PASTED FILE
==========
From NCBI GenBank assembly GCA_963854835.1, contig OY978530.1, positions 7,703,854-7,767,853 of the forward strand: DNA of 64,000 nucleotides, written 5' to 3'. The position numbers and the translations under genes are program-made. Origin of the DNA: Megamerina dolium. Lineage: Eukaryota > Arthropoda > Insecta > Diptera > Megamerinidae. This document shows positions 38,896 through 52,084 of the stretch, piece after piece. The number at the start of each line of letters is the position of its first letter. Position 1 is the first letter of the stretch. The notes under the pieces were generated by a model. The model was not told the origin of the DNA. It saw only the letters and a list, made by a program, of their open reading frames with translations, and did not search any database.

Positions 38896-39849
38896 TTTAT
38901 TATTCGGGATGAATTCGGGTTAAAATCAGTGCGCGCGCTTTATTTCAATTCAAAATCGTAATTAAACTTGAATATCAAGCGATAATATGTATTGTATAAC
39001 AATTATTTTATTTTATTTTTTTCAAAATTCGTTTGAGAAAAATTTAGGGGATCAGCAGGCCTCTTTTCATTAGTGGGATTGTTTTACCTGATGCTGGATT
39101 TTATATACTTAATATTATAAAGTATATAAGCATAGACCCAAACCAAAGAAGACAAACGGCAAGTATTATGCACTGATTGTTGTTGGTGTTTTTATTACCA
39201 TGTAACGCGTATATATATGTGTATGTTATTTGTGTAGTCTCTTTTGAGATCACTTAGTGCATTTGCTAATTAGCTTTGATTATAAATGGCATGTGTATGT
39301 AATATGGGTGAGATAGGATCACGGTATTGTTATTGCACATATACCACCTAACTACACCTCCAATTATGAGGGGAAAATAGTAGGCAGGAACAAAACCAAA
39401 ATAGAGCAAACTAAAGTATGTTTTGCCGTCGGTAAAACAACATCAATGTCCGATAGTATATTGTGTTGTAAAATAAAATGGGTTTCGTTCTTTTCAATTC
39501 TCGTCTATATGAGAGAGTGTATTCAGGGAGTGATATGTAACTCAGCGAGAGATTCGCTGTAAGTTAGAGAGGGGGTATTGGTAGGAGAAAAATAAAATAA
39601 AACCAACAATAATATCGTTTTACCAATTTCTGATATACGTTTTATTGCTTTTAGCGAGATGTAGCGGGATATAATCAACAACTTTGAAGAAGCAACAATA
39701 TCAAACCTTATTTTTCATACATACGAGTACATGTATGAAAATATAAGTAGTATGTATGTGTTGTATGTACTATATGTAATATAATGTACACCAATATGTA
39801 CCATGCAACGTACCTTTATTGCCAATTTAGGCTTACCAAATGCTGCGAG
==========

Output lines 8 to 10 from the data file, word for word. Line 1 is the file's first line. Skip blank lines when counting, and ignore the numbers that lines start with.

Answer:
39301 AATATGGGTGAGATAGGATCACGGTATTGTTATTGCACATATACCACCTAACTACACCTCCAATTATGAGGGGAAAATAGTAGGCAGGAACAAAACCAAA
39401 ATAGAGCAAACTAAAGTATGTTTTGCCGTCGGTAAAACAACATCAATGTCCGATAGTATATTGTGTTGTAAAATAAAATGGGTTTCGTTCTTTTCAATTC
39501 TCGTCTATATGAGAGAGTGTATTCAGGGAGTGATATGTAACTCAGCGAGAGATTCGCTGTAAGTTAGAGAGGGGGTATTGGTAGGAGAAAAATAAAATAA